His friends said he broke the glass pane in frustration over his financial condition. “He had not got the Rajiv Gandhi National Fellowship for many months,” said Sonu S Pappachan, secretary of the Ambedkar Students’ Association. “It was hard for him as he also has to look after his family with the fellowship money. He broke the glass out of frustration.”

For this, he was suspended from the hostel on July 9. He tendered an apology the same day but the university’s officials filed a police complaint and pressed for his arrest. He was arrested on August 9 and charged under sections of the Prevention of Damage to Public Property Act. Now he must report to the Bekal police station every Saturday.

“He was dragged into a vehicle by plainclothes policemen,” said Pappachan. “He was treated like a criminal.”

Pappachan alleged the university authorities were taking revenge on Nagaraju for leading many student protests on the campus, including for better hostel facilities. “Now they have denied him hostel facility,” he added. “It is pure vendetta against a Dalit activist.”

Asked if Nagaraju was victimised for being a Dalit activist, Jayaprasad said he does not identify students by caste. “But I must say that many members of the Ambedkar Students Association here are from the upper castes, they are not Dalits,” he said. “The university has become a haven for drugs and alcohol. You can see plenty of condoms on the campus. We have begun the process of cleaning the campus.”

Ganthoti Nagaraju is associated with the Ambedkar Students Association.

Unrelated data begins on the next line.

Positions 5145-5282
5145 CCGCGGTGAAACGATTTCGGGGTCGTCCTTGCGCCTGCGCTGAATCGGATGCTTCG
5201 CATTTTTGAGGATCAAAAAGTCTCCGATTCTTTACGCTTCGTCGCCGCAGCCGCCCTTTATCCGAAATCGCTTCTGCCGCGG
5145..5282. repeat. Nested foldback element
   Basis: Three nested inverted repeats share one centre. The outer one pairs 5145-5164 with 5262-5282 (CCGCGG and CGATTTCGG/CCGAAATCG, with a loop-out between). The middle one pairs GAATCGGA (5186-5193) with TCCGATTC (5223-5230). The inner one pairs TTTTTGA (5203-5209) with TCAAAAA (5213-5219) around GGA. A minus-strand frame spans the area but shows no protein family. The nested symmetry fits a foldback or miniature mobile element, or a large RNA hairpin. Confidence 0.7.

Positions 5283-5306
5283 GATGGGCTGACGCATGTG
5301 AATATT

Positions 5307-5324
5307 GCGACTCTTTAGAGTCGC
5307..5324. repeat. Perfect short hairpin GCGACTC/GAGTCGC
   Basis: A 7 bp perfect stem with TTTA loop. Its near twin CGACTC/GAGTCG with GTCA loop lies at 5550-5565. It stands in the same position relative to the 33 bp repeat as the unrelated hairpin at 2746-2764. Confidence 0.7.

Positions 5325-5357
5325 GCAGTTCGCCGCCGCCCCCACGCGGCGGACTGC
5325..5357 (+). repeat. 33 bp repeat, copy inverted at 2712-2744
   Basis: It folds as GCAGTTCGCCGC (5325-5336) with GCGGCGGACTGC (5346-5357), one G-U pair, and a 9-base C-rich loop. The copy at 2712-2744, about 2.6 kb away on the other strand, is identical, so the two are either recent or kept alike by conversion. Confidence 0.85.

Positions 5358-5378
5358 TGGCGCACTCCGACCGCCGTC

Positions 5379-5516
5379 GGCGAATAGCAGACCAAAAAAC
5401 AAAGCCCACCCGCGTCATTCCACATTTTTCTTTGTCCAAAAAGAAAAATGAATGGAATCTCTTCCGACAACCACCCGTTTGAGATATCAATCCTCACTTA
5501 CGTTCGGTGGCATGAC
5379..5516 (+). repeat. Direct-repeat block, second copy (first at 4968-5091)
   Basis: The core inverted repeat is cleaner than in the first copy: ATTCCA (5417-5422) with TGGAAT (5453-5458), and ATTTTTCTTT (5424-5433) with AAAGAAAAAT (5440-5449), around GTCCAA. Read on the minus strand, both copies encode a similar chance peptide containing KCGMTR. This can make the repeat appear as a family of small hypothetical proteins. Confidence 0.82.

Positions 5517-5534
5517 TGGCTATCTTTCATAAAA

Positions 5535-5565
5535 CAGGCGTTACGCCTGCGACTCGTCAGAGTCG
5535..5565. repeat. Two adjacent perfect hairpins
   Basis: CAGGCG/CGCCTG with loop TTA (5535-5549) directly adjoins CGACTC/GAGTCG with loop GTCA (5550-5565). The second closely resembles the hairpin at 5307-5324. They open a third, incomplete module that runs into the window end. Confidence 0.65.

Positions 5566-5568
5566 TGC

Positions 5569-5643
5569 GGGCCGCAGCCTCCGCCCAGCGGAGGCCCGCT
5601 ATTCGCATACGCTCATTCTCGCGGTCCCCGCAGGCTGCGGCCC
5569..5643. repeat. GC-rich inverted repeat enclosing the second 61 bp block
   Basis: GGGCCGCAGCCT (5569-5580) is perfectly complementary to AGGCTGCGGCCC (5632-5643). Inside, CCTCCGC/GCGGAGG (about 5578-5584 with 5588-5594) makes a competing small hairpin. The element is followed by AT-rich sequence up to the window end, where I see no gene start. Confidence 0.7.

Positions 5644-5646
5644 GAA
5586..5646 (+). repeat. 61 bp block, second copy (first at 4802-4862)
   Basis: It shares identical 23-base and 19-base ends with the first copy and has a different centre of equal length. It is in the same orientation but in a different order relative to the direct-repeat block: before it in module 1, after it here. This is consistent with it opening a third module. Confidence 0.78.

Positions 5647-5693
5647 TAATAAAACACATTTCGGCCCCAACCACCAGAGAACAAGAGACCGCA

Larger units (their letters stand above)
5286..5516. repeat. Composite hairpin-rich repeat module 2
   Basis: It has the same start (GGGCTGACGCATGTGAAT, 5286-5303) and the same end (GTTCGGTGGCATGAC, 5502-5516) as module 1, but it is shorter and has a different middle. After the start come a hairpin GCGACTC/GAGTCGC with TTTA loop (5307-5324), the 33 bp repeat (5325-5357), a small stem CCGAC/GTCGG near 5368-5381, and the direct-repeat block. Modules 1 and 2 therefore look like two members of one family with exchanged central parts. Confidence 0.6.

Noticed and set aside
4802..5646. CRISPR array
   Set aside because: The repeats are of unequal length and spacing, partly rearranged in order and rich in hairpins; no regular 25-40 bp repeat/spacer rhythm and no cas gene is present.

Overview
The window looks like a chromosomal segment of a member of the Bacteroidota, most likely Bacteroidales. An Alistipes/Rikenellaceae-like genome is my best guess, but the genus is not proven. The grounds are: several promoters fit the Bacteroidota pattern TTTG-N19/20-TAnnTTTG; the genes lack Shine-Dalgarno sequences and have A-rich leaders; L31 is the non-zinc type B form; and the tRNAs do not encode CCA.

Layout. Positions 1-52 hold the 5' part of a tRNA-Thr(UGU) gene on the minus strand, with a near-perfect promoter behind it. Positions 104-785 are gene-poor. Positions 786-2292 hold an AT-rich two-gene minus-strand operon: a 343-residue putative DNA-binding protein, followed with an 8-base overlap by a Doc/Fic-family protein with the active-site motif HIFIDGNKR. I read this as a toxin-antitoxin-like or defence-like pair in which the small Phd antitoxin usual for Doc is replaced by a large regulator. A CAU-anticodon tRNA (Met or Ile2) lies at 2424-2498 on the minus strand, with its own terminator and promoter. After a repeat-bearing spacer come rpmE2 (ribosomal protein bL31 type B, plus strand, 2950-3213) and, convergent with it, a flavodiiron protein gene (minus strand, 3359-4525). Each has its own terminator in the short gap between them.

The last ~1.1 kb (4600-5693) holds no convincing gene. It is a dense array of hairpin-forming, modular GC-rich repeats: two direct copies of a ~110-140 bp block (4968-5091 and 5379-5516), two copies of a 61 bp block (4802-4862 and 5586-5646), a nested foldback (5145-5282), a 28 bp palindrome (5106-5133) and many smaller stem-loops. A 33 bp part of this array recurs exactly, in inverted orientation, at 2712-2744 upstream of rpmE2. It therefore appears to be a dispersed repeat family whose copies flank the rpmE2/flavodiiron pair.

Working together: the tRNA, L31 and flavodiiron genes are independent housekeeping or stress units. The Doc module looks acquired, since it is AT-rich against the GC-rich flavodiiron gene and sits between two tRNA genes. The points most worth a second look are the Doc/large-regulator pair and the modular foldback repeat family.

‘I didn’t write against university’

Akhil said he will fight the university until he gets justice. “I have done no wrong, so I have to get justice,” he said. “I will fight for it.”

He was “suspended pending an inquiry” on June 25 after posting a paragraph from his Malayalam story on Facebook. “Neither the original story nor the Facebook post contained any derogatory mention of the university,” he said. “It is a work of fiction. But the registrar suspended me alleging that it put the university in bad light.”

Akhil said the inquiry panel asked him to tender an apology at its two sittings on July 22 and August 16. “I didn’t tender any apology as I haven’t done anything wrong,” he said.

So, he was expelled. “He wrote against the university,” said Jayaprasad. “He didn’t apologise. So we expelled him.”

T Akhil was expelled after he refused to apologise, says Pro Vice Chancellor J Jayaprasad.

‘It is against service rules’

The university had issued a circular on August 14, three days after Pannian’s post appeared, asking all its employees to refrain from talking to the media. “There is a gag order on the campus,” said a teacher who asked not to be named. “You will be targeted if you express your thoughts. It is a kind of emergency.”

The teacher described it as an attack on freedom of speech and expression, “which is the backbone of Indian Constitution”. “People like Jayaprasad are here to implement the saffron agenda,” he said. “They want to control students and academics. They do not give a damn about academic excellence.”

Jayaprasad said allegations of saffronisation “will not work anymore”. “India is being ruled by Rashtriya Swayamsevak Sangh’s members,” he added. “The president, vice president and the prime minister are RSS members. So allegations against that it is saffronising the education system will not work anymore.”

The students, meanwhile, plan to intensify their agitation. They organised a march on the campus on Monday night, demanding the university revoke its orders against the students and the teacher. “We will fight to defeat the saffron agenda,” said Pappachan. “It is a fight for our society.”